`If it looks like a duck and it sounds like a duck and it walks like a duck...then it probably needs longer in the microwave’ (anon). (Yes, I am still a vegetarian. Thank you for asking.) Or it is a duck.
Let’s face it, my rose in a pot by the back door, flowering on a long stem flung out, searching for the sun, is possibly that gem, `Jude the Obscure’; it looks like it and the fragrance is equally wonderful (“a very strong and delicious fragrance with a fruity note reminiscent of guava and sweet white wine” – David Austin’s handbook of roses) (although this rose is 2m so far, not 1.2m high). Did I forget I bought it? Really?
The rose by the back door (first image) was – I thought – a dead red rose (a present, oops) with a shoot from the rootstock. I have been watching this stem elongate with some fascination.
I don’t have many roses and would surely remember buying a pale apricot coloured rose – which is usually not my thing. The rose has finally opened, however, into a round shape with incurved petals like some of nicest David Austin roses, with a heavenly and strong scent, like the best DA roses – could this possibly be by accident? It seems unlikely. Me forget something? Very likely! But what a lovely surprise, and now to attempt to identify this ring-in...and maybe plant her near `Teasing Georgia’ (a lemon-yellow rose with lovely fragrance).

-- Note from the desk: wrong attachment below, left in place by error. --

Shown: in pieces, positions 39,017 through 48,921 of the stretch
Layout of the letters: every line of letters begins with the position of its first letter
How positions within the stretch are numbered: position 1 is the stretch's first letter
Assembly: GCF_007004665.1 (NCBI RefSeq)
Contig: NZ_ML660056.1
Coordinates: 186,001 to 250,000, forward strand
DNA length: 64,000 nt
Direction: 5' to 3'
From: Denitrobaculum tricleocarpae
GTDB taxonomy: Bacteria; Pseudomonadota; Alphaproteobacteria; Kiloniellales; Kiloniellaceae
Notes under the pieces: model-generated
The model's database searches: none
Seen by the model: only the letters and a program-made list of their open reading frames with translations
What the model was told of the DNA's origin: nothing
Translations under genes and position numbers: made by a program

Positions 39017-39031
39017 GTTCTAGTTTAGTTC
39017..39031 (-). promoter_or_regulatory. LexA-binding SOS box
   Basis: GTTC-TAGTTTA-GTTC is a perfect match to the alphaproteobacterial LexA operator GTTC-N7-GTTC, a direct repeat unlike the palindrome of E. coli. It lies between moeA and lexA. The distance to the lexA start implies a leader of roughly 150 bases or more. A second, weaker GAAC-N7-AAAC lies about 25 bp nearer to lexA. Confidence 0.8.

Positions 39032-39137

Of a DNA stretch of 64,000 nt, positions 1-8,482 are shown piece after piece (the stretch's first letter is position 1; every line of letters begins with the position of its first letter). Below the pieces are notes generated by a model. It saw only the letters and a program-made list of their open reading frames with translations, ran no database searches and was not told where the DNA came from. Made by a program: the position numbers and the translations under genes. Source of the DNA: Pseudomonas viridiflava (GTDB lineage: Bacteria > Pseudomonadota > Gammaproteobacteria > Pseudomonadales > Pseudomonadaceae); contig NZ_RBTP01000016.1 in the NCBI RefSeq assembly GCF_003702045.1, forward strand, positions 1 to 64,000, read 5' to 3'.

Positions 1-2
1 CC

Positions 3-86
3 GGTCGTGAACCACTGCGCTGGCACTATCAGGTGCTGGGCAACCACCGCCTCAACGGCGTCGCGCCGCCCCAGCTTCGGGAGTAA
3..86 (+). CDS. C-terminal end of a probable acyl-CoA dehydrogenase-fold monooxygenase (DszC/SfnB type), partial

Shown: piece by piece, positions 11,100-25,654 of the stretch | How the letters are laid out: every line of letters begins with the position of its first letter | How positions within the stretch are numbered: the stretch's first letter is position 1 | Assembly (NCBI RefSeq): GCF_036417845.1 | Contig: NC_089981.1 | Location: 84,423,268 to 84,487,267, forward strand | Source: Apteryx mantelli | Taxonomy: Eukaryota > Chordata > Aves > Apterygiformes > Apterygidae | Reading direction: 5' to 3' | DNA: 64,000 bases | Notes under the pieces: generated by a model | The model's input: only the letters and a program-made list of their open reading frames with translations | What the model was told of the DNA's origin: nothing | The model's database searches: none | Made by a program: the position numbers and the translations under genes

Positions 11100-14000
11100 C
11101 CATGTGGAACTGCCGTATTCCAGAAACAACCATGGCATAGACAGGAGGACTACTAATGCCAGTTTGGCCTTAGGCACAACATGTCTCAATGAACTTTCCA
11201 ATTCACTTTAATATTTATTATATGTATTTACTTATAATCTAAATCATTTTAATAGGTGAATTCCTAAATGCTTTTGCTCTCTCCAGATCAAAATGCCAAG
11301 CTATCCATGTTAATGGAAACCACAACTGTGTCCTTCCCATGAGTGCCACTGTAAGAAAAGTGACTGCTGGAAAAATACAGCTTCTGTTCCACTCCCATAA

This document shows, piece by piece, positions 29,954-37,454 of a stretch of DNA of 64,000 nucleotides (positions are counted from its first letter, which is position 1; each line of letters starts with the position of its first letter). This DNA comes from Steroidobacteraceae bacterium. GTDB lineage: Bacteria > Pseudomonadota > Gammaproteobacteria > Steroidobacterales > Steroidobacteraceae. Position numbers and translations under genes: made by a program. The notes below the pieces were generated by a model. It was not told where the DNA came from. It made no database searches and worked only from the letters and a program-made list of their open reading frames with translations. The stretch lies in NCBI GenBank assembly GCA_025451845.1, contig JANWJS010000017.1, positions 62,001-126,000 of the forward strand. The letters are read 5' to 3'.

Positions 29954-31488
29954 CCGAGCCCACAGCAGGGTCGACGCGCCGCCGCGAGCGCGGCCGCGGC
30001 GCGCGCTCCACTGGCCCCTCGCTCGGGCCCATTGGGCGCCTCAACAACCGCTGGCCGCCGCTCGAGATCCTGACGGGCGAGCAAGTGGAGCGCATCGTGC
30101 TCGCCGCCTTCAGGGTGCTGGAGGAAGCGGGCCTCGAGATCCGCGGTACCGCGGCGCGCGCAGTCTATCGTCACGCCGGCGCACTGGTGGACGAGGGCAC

Ideally this mystery rose – colour-wise - would be planted by `Comte de Champagne’ or `Crocus Rose’ (second picture), not lemon `Teasing Georgia’, but space dictates otherwise and, importantly, `Comte de Champagne’ is in a row with other roses: deep gold at the centre fading to soft yellow at the ends, all at the same height (in front of a green hedge). A tall apricot rose would spoil the picture terribly – a picture that – may I say? – looked very pretty last spring with several clumps of deep blue Siberian iris at the feet of the roses.
My mystery rose will be near my definite (named) `Jude the Obscure’ too and where I can let her spread those large prickly wings but somehow where I can easily and often get a whiff of these glorious blooms.
Jill Weatherhead is horticulturist, writer, garden designer and principal at Jill Weatherhead Garden Design who lives in the Dandenong Ranges east of Melbourne, and works throughout Victoria (www.jillweatherheadgardendesign.com.au)